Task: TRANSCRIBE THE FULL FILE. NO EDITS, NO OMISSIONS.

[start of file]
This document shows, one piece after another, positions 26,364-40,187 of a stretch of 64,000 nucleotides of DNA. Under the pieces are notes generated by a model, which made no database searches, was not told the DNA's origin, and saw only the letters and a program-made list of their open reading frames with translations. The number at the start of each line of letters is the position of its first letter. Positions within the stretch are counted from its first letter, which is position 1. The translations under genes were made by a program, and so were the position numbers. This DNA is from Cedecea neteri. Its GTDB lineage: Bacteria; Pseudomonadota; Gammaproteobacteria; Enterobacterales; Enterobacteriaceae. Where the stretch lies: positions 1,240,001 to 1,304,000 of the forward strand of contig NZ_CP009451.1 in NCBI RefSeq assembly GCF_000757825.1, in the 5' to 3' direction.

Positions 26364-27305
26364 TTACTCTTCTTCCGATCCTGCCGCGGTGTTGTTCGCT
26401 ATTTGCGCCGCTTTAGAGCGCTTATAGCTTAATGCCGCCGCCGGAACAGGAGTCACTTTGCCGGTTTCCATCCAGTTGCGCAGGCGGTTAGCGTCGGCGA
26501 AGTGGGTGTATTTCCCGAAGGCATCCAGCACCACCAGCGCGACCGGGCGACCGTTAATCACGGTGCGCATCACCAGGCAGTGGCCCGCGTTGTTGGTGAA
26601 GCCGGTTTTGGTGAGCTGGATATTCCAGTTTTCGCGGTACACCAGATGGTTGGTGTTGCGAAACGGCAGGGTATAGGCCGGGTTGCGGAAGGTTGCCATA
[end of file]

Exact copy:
This document shows, one piece after another, positions 26,364-40,187 of a stretch of 64,000 nucleotides of DNA. Under the pieces are notes generated by a model, which made no database searches, was not told the DNA's origin, and saw only the letters and a program-made list of their open reading frames with translations. The number at the start of each line of letters is the position of its first letter. Positions within the stretch are counted from its first letter, which is position 1. The translations under genes were made by a program, and so were the position numbers. This DNA is from Cedecea neteri. Its GTDB lineage: Bacteria; Pseudomonadota; Gammaproteobacteria; Enterobacterales; Enterobacteriaceae. Where the stretch lies: positions 1,240,001 to 1,304,000 of the forward strand of contig NZ_CP009451.1 in NCBI RefSeq assembly GCF_000757825.1, in the 5' to 3' direction.

Positions 26364-27305
26364 TTACTCTTCTTCCGATCCTGCCGCGGTGTTGTTCGCT
26401 ATTTGCGCCGCTTTAGAGCGCTTATAGCTTAATGCCGCCGCCGGAACAGGAGTCACTTTGCCGGTTTCCATCCAGTTGCGCAGGCGGTTAGCGTCGGCGA
26501 AGTGGGTGTATTTCCCGAAGGCATCCAGCACCACCAGCGCGACCGGGCGACCGTTAATCACGGTGCGCATCACCAGGCAGTGGCCCGCGTTGTTGGTGAA
26601 GCCGGTTTTGGTGAGCTGGATATTCCAGTTTTCGCGGTACACCAGATGGTTGGTGTTGCGAAACGGCAGGGTATAGGCCGGGTTGCGGAAGGTTGCCATA